Internal communications, designed to mobilize employees as brand ambassadors, is a burgeoning field. The 2014 Edelman Trust Barometer found that regular company employees are the most credible voices on a variety of topics, including the company’s work environment, integrity, innovation and work practices. This helps explain the steady growth of employee or internal communications practice at many public relations firms.

PR firms engaged in employee/internal communications understand that to get employees to engage with a brand, the brand first needs to engage with the employees. The first step to internal engagement is listening.  A 2013 KRC Research and the Institute for Public relations study, Best-in-Class Practices in Employee Communication, found that a common practice of successful internal communication programs is having a feedback channel for employees. Feedback allows organizations to define internal stake holders, understand effectiveness of communication methods, and instill a business mindset in employees.

While listening is a great first step to internal communications, organizations are going much further to ensure employee engagement. According to the National Business Research Institute disengaged employees cost the US economy $370 billion annually, while engaged employees save their organizations 5% or more. Engaged employees will optimized their productivity during office hours, will not actively seek or accept positions with a new company, and will advocate for the brand.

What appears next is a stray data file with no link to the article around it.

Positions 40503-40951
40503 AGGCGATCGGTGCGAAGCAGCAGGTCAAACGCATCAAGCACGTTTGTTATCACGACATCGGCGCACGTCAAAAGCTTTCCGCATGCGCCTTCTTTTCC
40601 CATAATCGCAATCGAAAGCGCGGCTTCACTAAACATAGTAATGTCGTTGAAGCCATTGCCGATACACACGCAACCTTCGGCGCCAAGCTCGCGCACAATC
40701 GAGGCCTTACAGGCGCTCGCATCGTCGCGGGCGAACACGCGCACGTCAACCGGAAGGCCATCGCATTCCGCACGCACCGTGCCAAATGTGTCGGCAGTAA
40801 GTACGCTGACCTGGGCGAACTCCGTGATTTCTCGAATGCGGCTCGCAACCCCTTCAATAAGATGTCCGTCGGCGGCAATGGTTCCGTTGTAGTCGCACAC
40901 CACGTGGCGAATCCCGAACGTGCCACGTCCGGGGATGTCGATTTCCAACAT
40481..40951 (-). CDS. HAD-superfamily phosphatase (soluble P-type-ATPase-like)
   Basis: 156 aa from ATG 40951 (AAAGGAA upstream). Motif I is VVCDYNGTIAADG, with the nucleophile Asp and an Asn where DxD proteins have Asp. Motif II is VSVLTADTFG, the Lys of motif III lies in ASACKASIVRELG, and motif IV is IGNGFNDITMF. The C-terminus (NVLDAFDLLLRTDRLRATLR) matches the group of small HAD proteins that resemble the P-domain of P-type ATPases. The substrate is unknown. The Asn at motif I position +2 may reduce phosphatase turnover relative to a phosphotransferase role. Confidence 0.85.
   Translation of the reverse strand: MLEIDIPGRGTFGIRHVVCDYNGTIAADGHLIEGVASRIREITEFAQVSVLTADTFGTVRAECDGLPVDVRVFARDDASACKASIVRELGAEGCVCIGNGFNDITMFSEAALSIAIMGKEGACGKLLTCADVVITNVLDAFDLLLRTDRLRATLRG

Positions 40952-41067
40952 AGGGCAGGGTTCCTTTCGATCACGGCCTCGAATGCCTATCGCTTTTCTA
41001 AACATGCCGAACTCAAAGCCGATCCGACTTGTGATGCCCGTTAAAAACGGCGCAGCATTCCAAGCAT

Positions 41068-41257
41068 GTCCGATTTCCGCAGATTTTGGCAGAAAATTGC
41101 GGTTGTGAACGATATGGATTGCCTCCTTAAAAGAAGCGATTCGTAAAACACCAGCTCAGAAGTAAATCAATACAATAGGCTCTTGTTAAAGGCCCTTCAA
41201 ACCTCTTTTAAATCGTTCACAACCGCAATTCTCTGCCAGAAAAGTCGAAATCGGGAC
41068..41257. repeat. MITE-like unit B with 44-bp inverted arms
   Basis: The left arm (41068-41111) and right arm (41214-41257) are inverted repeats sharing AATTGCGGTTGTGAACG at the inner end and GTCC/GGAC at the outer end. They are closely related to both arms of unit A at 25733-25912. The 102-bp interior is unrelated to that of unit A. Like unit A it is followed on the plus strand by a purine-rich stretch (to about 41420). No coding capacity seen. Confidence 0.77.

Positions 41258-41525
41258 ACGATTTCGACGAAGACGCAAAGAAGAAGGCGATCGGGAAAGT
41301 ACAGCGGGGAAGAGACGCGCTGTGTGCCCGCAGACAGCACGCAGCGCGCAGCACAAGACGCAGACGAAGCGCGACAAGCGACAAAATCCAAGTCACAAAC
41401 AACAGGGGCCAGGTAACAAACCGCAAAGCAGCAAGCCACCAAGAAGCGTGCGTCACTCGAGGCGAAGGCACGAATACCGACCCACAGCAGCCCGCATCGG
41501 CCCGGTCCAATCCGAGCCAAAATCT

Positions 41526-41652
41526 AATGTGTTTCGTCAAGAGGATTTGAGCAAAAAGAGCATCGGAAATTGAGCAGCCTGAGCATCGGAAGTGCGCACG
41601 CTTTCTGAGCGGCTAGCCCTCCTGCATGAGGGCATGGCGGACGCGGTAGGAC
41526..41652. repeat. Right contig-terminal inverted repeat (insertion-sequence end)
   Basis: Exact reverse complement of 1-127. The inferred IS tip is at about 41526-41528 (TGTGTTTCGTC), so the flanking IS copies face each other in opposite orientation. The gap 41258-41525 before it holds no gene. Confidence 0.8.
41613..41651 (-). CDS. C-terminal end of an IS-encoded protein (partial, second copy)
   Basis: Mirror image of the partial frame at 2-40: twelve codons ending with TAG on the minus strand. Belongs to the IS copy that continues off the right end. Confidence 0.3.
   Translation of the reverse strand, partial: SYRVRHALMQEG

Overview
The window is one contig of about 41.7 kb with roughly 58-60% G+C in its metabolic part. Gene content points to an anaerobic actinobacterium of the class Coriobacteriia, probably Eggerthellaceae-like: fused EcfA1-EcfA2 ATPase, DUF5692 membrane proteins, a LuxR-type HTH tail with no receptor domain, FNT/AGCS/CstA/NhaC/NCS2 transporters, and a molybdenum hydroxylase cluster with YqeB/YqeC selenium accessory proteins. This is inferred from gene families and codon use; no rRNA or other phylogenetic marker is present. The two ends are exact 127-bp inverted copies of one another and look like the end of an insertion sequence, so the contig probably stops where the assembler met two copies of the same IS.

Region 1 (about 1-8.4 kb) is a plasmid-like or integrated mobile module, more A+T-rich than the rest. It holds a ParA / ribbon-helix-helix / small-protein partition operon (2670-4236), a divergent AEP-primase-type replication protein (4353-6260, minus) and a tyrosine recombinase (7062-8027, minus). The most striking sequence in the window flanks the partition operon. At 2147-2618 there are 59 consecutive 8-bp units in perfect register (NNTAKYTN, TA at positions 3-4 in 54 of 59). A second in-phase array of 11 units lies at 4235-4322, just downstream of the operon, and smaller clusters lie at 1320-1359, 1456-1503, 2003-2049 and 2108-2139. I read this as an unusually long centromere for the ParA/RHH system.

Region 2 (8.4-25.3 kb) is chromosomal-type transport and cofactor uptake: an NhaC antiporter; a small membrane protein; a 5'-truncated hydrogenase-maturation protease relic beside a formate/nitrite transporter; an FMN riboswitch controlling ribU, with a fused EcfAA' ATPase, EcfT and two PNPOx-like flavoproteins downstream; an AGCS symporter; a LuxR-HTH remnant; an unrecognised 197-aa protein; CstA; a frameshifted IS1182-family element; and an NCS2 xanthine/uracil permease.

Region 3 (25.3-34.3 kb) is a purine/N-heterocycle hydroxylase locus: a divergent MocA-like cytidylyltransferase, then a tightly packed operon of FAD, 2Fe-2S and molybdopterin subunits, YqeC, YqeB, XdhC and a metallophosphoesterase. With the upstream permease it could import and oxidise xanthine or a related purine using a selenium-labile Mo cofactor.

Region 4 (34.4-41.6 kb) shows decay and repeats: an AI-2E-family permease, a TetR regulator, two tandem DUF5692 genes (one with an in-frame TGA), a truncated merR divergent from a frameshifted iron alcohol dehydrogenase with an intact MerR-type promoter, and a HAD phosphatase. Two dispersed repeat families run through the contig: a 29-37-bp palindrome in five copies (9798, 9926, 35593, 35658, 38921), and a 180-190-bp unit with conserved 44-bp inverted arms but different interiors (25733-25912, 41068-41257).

Marla Kaplowitz, CEO, MEC, has some very strong options affects engagement of employee engagement, “My vision was to develop an agency culture that other organizations would want to emulate. The hottest talent would want to join and that would make existing talent feel engaged, committed and proud. Many companies begin with these good intentions, but as they grow, their focus narrows to the bottom line, often forgetting that it’s their people who drive success”.

A popular way organizations create employee engagement is through recognition. A 2014 Forbes article projected money spent on employee recognition alone is in the billions, “Today there is a $46 billion market for employee recognition (gold watches, pins, thank-you awards, plaques, etc.)”. Although many of the dollars and creative energy percolating into internal communications goes to in-house efforts, public relations firms are making a bigger push into these areas.

With $46 billion at stake organizations need to be smart with their recognition and overall internal communication strategies.  Public relations firms bring a unique value to this area thanks to their familiarity with social media, their experience dealing with multiple constituencies within client organizations, and their best practices regarding communication strategies.

To win with customers, companies large and small do in fact need to mobilize the army inside. Public relations firms are helping to lead the way. Internal communications also assists with change management, ensuring employee alignment with strategy, and training executives in internal communications skills, all with the goal of making the client’s organization a destination employer where people are excited to work.

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